Google plans to rename Picasa and Blogger. Picasa will become Google Photos. Blogger will become Google Blogs. This is all part of an effort to rebrand some of the older Google products with a Google name on them. Picasa was acquired by Google in 2004, while Blogger was acquired back in 2003. I still think Google made a mistake by buying Blogger, albeit WordPress was first released on May 27, 2003. Clearly, WordPress is the better blog platform now. Read more about the rebranding of Picasa and Blogger from Mashable.
If you’re looking for an alternative to Microsoft Office, check out LibreOffice 3.3.3. It’s the latest release by the Open Document Foundation. LibreOffice is open-source. It’s free. It has no license cost or annual fee. All you have to do is download, install and start using it.
LibreOffice has a word processor called Writer, a spreadsheet called Calc. Impress is the presentation software. Draw makes diagrams and sketches. Base is the database front-end. Math is a small math editor. LibreOffice is mostly compatible with Microsoft Office. You can open, edit and save your Word, Excel, and Powerpoint documents with LibreOffice.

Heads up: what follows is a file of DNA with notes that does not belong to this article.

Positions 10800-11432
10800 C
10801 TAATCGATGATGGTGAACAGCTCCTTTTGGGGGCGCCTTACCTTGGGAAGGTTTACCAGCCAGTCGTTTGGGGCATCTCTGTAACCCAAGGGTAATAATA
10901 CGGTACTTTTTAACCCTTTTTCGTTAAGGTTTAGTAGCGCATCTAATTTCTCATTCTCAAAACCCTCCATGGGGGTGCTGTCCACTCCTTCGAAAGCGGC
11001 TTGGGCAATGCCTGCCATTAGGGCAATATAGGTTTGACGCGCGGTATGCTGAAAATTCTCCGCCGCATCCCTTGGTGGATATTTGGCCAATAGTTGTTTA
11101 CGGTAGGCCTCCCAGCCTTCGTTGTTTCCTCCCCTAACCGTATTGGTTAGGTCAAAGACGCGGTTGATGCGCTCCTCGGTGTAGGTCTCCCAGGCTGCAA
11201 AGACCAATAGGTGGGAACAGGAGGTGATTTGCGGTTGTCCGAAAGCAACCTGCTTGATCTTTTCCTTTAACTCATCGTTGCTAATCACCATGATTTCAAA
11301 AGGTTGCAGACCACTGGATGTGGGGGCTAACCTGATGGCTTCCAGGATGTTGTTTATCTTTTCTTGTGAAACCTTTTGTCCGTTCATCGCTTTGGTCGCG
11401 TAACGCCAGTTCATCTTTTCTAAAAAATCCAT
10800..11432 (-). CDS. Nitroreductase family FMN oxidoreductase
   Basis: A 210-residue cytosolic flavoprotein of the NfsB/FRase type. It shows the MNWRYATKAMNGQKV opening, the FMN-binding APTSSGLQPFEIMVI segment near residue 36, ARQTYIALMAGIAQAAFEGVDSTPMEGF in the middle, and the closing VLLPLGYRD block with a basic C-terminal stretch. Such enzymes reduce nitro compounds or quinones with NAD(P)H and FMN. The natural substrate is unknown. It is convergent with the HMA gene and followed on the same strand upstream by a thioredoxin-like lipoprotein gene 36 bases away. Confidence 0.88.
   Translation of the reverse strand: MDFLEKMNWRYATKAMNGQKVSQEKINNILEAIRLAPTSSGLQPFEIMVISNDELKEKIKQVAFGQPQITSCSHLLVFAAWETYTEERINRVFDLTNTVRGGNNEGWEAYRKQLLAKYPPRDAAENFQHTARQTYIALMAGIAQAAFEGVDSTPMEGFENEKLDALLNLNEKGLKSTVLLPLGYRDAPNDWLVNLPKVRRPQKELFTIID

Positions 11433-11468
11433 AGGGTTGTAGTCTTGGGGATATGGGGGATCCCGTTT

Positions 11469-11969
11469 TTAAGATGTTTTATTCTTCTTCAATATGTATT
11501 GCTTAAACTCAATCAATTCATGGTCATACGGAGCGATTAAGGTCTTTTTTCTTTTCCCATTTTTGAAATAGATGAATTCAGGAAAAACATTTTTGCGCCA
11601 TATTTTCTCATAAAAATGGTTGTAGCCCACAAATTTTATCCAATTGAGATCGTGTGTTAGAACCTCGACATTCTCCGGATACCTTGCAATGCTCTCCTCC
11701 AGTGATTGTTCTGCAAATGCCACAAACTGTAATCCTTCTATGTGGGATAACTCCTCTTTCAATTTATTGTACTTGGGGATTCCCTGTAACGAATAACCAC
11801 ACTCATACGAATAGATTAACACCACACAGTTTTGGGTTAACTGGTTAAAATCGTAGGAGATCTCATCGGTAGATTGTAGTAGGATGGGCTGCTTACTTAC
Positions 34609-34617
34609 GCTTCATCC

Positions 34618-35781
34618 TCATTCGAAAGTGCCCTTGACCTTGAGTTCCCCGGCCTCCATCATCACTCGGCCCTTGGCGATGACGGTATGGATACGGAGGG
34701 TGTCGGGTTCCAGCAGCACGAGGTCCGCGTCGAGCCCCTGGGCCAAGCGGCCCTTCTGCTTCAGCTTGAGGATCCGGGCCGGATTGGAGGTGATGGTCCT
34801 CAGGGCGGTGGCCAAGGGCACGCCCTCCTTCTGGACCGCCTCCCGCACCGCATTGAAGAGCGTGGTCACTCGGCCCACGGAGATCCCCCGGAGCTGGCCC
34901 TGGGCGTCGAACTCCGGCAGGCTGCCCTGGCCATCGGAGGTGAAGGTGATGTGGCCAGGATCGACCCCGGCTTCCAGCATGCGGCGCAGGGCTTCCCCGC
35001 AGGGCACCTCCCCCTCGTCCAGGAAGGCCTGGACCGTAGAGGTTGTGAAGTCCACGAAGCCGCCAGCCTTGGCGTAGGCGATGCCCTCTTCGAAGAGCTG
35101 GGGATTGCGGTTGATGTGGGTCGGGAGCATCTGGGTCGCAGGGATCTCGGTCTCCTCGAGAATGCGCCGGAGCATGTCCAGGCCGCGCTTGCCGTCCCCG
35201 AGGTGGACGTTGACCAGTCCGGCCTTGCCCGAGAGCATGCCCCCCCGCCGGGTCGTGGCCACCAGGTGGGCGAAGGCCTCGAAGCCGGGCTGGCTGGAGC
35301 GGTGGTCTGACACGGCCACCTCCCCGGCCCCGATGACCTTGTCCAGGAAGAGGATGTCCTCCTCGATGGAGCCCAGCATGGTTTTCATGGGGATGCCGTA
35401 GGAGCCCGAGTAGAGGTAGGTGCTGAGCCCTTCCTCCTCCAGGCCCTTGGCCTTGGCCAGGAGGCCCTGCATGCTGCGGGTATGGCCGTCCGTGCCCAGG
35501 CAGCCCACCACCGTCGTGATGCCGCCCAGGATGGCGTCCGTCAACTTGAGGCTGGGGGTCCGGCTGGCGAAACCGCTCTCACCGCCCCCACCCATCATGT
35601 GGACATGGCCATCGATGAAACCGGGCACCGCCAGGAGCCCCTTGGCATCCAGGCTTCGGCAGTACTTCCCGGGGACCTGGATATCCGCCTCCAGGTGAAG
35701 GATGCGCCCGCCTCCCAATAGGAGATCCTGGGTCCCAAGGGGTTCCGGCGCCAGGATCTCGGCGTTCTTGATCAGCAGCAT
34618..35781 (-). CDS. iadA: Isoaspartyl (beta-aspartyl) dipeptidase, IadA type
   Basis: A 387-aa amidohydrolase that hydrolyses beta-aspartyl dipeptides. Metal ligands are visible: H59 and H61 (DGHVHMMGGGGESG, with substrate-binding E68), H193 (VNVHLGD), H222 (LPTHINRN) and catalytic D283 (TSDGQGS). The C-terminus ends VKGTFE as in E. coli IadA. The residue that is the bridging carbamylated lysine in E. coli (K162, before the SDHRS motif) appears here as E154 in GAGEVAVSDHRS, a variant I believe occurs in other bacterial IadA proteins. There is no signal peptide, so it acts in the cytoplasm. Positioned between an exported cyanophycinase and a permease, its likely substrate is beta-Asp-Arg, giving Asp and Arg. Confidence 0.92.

Give it a try. You’ve got nothing to lose. Download now!
Ubuntu 11.10 (Oneiric Ocelot) is scheduled for release Oct 13, 2011. It will mark the 15th release of Ubuntu. It has come a long way since the early days.
Here’s the rest of the Ubuntu 11.10 release schedule.
- June 2nd, 2011 – Alpha 1 release
- July 7th, 2011 – Alpha 2 release
- August 4th, 2011 – Alpha 3 release
- September 1st, 2011 – Beta 1 release
- September 22nd, 2011 – Beta 2 release
- October 13th, 2011 – Final release of Ubuntu 11.10
I just upgraded to WordPress 3.2. It looks mighty spiffy. The Admin pages have been redesigned with several new Admin features added. There’s a new default theme called “Twenty Eleven,” which I have yet to use. Perhaps, later. The coolest new feature is the new full screen editor. Adding or editing a post doesn’t seem like you’re working within WordPress at all. I love it. If you like to know more about WordPress 3.2, read the release notes.
WordPress 3.2 rocks! Update now.